Peter Sagan won stage seven of the 100th Tour de France in Albi today.
The Slovakian, who had finished second three times already in this Tour, tasted victory after an outstanding performance from his Cannondale team, who forced the pace of the peloton for much of the day to drop his major sprint rivals early in the stage.
The peloton chased down the last of the day's attacks - led by Jan Bakelants who took the yellow jersey after making a similar late break stick on stage two of this Tour - with 2.8km of the 205km from Montpellier remaining, and Sagan beat John Degenkolb to the line with Team Saxo-Tinkoff's Daniele Bennati third.
Darly Impey was close behind to ensure the South African retains the yellow jersey for another day.
Ireland’s Nicolas Roche finished in 33rd on today’s stage, while compatriot Dan Martin was 56th in the same time as the stage winner.
Team Saxo-Tinkoff rider Roche is ninth in the general classifications, 14 seconds behind Impey, with Garmin-Sharp’s Martin 15th, 22 seconds behind the overall leader.
Mark Cavendish was one of several sprinters - along with yesterday's winner Andre Greipel, Marcel Kittel, and Matt Goss - dropped on the second of four climbs on the day before giving up the chase in the final 50 kilometres.
As the race heads towards the Pyrenees this weekend, today's stage and its four categorised climbs favoured Sagan given his superior all-round ability compared to the other sprinters.
But the manner and the extent to which they were left for dead sent out a clear signal from Cannondale that Sagan intends to defend the green jersey he won last year.
"This was a show of how strong we are as a team," said Sagan, who equated his team's efforts with a 160km lead-out train.
"All of our riders were committed to one thing and everyone trusts me now and they are prepared to work hard for me because they know that I want to do well."
John Degenkolb was still there at the finish to at least give Sagan something to think about, but he was comfortably beaten into second ahead of Team Saxo-Tinkoff's Daniele Bennati.
With his rivals left down the road, Sagan took both the intermediate sprint and the win to open up a huge gap in the points classification, where he has 224 points to Greipel's 130, with Cavendish on 119.
Cannondale initially appeared to sit up after the intermediate sprint potentially giving Cavendish and company the chance to get back, but the respite did not last long.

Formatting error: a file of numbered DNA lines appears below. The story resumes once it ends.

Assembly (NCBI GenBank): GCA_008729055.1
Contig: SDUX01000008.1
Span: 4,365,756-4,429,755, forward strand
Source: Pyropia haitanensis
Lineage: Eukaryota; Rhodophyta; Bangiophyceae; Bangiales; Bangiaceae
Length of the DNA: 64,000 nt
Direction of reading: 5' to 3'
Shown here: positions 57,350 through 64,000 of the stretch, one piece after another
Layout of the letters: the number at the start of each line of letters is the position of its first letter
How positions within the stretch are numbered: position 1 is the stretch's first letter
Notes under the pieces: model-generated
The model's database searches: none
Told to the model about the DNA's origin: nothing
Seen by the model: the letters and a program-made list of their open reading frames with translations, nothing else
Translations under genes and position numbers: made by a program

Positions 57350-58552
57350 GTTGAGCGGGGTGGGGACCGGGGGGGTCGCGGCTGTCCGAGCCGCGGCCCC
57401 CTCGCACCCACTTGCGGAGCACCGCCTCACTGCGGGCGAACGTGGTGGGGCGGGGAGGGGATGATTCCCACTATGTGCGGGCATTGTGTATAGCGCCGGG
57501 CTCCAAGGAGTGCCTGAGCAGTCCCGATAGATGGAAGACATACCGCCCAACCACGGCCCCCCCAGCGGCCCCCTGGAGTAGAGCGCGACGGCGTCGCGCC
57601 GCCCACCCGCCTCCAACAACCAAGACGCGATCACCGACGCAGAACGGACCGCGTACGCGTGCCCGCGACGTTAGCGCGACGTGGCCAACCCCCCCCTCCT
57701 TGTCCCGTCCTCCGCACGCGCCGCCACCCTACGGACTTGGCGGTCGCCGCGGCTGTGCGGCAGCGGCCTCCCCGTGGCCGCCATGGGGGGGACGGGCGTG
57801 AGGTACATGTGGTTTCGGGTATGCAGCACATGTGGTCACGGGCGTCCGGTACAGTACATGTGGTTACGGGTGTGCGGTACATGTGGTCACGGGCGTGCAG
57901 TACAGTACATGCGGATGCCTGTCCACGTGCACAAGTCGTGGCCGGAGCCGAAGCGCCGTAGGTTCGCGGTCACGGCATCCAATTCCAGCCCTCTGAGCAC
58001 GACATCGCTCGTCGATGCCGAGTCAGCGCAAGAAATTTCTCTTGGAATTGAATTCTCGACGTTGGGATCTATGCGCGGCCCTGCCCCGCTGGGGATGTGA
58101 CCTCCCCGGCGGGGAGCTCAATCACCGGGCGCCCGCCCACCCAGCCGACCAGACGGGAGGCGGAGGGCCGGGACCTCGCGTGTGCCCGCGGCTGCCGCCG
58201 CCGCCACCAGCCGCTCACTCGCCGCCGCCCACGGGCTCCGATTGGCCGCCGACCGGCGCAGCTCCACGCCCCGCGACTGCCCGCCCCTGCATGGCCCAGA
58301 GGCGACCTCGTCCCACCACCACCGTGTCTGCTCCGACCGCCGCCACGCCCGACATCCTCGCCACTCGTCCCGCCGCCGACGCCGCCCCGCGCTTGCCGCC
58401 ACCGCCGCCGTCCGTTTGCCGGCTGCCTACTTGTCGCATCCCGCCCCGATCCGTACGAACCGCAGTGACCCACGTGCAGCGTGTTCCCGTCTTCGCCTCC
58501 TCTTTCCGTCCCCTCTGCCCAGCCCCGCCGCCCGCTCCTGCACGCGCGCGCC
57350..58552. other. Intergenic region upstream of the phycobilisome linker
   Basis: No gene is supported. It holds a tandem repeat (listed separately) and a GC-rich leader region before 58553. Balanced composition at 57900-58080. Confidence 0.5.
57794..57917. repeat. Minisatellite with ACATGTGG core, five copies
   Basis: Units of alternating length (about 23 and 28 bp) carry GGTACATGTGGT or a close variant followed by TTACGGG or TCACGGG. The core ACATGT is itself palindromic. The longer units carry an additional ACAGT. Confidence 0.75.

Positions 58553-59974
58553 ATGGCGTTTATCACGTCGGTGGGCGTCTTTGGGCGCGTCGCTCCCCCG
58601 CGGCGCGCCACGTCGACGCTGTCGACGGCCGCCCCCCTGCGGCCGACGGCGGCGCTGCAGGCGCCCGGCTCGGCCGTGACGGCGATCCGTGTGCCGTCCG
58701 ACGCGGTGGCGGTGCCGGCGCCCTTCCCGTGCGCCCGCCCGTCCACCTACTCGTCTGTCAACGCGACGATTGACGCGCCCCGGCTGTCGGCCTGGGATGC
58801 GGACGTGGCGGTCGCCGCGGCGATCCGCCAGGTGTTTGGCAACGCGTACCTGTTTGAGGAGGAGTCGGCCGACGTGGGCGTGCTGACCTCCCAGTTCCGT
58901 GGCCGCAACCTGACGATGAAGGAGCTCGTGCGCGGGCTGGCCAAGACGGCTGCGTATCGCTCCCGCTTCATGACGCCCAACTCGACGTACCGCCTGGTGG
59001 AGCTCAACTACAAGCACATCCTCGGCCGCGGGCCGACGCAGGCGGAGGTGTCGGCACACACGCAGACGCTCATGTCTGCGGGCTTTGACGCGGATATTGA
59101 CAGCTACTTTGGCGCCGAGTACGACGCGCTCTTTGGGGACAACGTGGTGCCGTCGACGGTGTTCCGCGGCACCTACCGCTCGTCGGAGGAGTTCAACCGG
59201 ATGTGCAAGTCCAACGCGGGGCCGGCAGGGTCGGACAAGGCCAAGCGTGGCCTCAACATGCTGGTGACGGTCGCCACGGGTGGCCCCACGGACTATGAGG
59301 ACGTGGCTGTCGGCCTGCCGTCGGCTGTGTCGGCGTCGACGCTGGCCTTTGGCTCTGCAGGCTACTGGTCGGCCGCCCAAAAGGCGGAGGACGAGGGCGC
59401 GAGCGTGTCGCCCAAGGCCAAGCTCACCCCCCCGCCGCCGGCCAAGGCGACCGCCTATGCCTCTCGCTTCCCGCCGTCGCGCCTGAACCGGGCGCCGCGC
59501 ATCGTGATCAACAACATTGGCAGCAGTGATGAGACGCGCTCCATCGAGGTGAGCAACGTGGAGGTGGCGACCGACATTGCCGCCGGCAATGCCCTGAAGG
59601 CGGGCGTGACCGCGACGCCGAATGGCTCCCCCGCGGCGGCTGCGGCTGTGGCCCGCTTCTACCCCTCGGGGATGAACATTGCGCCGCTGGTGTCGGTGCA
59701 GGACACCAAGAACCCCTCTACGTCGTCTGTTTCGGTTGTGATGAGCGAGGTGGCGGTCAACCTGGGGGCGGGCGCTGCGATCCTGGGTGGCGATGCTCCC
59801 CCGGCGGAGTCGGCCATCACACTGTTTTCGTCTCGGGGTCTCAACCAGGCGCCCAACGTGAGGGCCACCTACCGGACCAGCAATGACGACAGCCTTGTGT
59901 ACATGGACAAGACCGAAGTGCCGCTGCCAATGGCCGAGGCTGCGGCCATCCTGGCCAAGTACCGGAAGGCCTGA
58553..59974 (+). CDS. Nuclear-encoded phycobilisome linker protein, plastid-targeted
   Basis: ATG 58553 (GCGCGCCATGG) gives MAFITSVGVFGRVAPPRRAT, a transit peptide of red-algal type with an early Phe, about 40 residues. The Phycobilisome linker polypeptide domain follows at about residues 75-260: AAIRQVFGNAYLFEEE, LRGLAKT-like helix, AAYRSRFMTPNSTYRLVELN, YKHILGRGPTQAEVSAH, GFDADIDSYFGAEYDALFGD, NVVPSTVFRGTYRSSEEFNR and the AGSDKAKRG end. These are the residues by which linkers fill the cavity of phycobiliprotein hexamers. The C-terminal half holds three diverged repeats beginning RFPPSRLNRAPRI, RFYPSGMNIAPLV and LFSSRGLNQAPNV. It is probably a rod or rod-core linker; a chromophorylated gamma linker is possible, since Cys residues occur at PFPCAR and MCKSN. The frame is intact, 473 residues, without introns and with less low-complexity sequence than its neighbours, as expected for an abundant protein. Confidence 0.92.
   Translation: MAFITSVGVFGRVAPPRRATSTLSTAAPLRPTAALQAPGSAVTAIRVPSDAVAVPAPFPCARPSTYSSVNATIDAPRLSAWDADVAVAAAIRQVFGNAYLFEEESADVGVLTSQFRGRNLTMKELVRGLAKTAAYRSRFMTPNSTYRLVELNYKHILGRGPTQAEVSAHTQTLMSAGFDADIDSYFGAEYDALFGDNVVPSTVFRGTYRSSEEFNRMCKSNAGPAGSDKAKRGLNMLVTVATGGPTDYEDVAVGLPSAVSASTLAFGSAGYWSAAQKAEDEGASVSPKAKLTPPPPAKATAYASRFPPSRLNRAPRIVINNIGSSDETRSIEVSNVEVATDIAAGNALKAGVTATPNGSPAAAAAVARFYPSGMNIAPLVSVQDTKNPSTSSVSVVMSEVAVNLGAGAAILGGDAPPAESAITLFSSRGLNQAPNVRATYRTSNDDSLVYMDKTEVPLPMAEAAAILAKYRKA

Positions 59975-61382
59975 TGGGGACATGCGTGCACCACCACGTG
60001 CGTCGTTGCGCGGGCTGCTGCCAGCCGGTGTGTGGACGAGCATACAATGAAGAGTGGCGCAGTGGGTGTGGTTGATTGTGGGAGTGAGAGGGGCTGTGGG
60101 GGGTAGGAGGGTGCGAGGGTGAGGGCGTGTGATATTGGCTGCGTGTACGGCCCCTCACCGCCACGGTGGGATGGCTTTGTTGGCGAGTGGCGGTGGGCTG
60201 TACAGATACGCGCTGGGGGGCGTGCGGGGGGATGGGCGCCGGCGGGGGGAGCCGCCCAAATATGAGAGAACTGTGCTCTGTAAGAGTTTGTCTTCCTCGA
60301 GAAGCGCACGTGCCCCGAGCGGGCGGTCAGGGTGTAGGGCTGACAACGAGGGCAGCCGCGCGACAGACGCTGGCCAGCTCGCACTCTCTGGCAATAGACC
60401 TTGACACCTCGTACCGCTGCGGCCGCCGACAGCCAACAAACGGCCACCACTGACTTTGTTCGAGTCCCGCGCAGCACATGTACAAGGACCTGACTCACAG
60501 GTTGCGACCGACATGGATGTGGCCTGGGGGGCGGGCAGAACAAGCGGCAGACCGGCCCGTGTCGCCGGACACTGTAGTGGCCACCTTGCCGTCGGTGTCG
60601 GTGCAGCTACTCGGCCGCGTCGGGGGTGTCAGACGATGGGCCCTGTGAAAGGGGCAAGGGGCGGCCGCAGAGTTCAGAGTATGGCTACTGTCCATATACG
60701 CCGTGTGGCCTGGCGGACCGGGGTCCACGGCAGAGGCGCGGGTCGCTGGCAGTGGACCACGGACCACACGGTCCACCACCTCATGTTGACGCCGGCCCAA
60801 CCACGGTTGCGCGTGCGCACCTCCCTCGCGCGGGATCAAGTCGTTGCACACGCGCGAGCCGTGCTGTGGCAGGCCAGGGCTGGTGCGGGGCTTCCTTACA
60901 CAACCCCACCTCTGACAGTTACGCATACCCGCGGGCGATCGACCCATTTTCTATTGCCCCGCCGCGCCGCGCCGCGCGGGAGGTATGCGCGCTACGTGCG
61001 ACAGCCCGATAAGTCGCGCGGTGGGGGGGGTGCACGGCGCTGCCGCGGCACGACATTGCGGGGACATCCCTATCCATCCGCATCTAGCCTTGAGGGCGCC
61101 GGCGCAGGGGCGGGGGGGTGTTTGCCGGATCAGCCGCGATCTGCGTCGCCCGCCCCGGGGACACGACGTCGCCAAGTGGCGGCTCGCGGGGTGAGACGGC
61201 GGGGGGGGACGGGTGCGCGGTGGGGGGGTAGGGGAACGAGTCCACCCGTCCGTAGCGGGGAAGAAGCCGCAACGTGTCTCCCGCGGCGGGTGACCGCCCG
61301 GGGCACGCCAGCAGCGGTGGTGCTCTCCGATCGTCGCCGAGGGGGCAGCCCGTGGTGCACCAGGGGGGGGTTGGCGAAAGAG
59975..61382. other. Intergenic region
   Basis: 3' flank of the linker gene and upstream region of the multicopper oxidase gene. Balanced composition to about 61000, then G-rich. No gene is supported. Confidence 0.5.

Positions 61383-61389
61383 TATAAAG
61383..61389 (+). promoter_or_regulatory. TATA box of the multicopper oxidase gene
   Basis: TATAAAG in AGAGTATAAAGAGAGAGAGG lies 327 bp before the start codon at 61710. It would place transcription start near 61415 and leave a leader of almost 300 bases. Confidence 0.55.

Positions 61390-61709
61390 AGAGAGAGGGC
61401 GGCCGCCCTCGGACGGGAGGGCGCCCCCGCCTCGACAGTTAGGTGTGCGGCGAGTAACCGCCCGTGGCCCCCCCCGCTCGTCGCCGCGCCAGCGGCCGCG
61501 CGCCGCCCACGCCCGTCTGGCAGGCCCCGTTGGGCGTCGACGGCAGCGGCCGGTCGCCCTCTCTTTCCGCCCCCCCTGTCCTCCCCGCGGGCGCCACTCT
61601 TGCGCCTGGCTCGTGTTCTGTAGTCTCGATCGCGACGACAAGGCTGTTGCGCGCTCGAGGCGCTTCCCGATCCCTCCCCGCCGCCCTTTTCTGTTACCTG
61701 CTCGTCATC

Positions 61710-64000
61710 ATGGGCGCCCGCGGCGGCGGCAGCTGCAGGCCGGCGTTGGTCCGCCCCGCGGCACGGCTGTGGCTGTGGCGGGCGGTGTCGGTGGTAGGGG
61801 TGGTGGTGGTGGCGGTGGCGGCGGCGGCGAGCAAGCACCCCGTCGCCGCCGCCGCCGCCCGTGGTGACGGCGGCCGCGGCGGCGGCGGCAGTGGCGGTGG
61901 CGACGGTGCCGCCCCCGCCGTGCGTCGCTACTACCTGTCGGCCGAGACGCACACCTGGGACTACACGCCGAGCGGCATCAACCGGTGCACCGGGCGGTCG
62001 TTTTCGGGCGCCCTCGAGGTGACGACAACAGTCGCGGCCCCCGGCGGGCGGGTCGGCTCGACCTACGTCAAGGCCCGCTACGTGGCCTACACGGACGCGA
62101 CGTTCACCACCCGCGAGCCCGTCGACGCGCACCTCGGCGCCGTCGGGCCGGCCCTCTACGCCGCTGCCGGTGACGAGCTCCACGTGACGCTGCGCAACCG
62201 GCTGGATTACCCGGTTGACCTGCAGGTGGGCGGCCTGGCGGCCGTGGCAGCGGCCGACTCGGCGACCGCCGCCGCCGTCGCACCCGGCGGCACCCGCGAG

"I had said, 'We'll pull only until we get to the intermediate sprint and then we'll take it easy...' I thought maybe another team would take over and lead through to the finish," Sagan said.
"My team-mates didn't understand why. They came to me and said, 'But we can continue to ride! Why should we sit up now and wait for the sprinters?'
"And then they went back to the front and worked very, very well."
Cavendish ended yesterday's stage in Montpellier furious after crashing late on and only managing fourth place in the sprint finish, but he was more sanguine today after crossing the line in the group 14 minutes and 53 seconds behind Sagan.
"I was dropped on the climb and there was nothing I could do," he said.
"It was difficult. But there are still a lot of sprint stages, especially the last one up the Champs Elysees."
Impey, who yesterday became the first African to wear the yellow jersey, will have it for at least one more day after crossing the line 12th, his Orica GreenEdge team having been tucked up behind Cannondale almost all the way to protect the maillot jaune.
The day began with veteran Jens Voigt, riding in his 16th Tour de France at the age of 41, part of an early break alongside Blel Kadri and they built a lead of more than four minutes to crest the first two categorised climbs of the day before being caught - with Kadri doing enough to take the King of the Mountain's polka-dot jersey from Pierre Rolland.
While Voigts took a starring role in the early part of the stage, another veteran made a premature departure with Garmin-Sharp's Christian Vande Velde, who plans to retire at the end of the season, forced to withdraw after suffering a second crash in three days.
The 37-year-old, who finished fourth overall in 2008, had already suffered a blood clot in a neck muscle and a loosened screw in his clavicle plate on stage five, and was caught in an early crash today.